By Brian Whitehead
Undocumented parts have been in the news quite a bit lately, and several aviation authorities have launched initiatives to address this topic. One of those initiatives passed a major milestone in April, when a package of regulatory changes received the approval of the Canadian Aviation Regulation Advisory Committee (CARAC). The proposed changes, which were developed by a Transport Canada/Industry working group, will now be submitted for formal public consultation through the Canada Gazette process before publication in the Canadian Aviation Regulations (CARs). Once formally approved, they will provide for a recognized means of evaluating undocumented parts, to determine whether they can be recertified and re-introduced into the aviation system.
The changes involve several sections of the regulations, primarily CAR 571.07, Installation of New Parts; CAR 571.08, Installation of Used Parts; CAR 571.09, Installation of Life Limited Parts; CAR 571.10, Maintenance Release; CAR 571.13, Installation of Parts (General); CAR 573.02, Approved Maintenance Organization (AMO) Certificates; and CAR 573.05, Qualifications for Signing a Maintenance Release. Additionally, the proposals call for a new 571 Appendix H, to address the procedures for the control of undocumented parts. The procedures will include a flow chart and decision tree for the processing of undocumented parts as well as guidance regarding the examination and testing of such parts with a view to recertifying them as legitimate aeronautical products. The aim of the evaluation is to establish if the parts conform to the applicable type design and are in a condition for safe operation.
Certain kinds of parts will not be eligible for evaluation under this process. These include life-limited parts and any parts that are required by the applicable instructions for continued airworthiness to be rejected following an unusual occurrence, such as overspeed or overtemp. The principle applied here is, in the absence of firm evidence, to always assume the worst case. For example, if the origin of a set of turbine blades is not known, then it must be assumed that the blades could have been installed in an engine that has been subject to excessive temperature. If no valid test exists to refute this assumption, the blades must be rejected. Also excluded will be parts that are approved for installation in multiple applications, where one or more of those applications are subject to life limits or rejection after certain occurrences. For example, if a part is subject to a life limit in one application, but not in another, it must be assumed that the part has been subject to the life-limited conditions, which would require it be rejected if the actual history of the part is not known.
The privilege of performing evaluations of undocumented parts will be restricted to AMOs who have been specifically authorized to perform this function. A new AMO rating will be created to indicate those AMOs who are so qualified. The rating will be limited to specific kinds of aeronautical parts, for which the AMO has demonstrated effective evaluation procedures. The parts must be of a kind that fall within the AMOs existing maintenance privileges. The AMO will be required to document the standards and procedures applied under these new provisions and obtain Transport Canada approval for the specific procedures used.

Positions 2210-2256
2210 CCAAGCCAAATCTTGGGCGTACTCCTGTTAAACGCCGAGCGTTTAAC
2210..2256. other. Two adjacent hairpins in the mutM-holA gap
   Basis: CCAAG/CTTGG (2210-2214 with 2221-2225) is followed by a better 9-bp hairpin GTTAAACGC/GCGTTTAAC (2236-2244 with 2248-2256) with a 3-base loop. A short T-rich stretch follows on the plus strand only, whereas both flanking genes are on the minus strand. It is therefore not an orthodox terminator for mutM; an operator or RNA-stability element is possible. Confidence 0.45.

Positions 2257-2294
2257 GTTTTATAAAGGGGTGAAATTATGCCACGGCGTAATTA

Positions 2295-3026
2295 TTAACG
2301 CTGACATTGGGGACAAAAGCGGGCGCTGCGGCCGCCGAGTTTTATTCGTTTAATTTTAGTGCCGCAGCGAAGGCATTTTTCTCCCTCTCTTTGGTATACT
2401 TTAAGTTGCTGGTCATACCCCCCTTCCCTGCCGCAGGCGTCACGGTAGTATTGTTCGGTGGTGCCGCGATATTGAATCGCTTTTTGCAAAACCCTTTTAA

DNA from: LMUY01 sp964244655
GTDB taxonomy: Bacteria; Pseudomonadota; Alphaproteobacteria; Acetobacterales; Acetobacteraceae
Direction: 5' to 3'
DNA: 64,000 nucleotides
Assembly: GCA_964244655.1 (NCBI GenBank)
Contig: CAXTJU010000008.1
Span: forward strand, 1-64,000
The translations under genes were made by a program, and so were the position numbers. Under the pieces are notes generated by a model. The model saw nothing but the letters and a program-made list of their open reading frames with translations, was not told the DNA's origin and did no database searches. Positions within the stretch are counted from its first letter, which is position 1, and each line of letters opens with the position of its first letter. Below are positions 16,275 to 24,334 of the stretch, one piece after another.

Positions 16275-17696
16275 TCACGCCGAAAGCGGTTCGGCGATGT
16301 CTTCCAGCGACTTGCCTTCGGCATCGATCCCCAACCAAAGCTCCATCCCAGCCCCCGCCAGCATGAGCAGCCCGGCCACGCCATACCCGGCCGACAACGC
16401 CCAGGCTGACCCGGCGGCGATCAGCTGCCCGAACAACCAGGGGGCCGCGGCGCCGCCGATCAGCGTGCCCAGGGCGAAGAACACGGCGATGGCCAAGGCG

Strict controls will also apply to the persons who are authorized to issue the certification following evaluation of the parts. The proposals call for these individuals to have at least five years experience as an approved signatory with Aircraft Certifying Authority (ACA) on the type of aircraft involved, or Shop Certifying Authority (SCA) on the kinds of parts involved. The individual must successfully complete a course of training on the evaluation procedures to be used.
Guidance will also be provided on the disposal of life-limited parts that have completed their allowable time in service, or for which the time in service is unknown. The new rules will emphasize the necessity of properly identifying parts, and segregating airworthy parts from unairworthy parts and from parts of unknown origin. The proposed changes recognize that, in parts that are not subject to the stringent controls on life limits, it may not always be possible to trace the part's history all the way back to its point of origin. In such cases, traceability back to the last documented time of installation on an airworthy aeronautical product will be acceptable.
Finally, the new requirements provide additional guidance on generic parts in common use, including definitions of "standard" and "commercial" parts and additional guidance regarding parts that were originally designed for nonaeronautical use, that have since been approved for installation on aircraft. Examples of the latter include some automotive parts that have been incorporated into the design of certain small aircraft.
Taken together, the changes provide a means for acceptance of genuine aeronautical products that for one reason or another may have become separated from their proof of origin, while ensuring that our primary concern of safety is not compromised. These proposals are a first step toward solving a widespread problem. Transport Canada will continue to work with other authorities with the aim of achieving a harmonized global solution to the undocumented parts issue.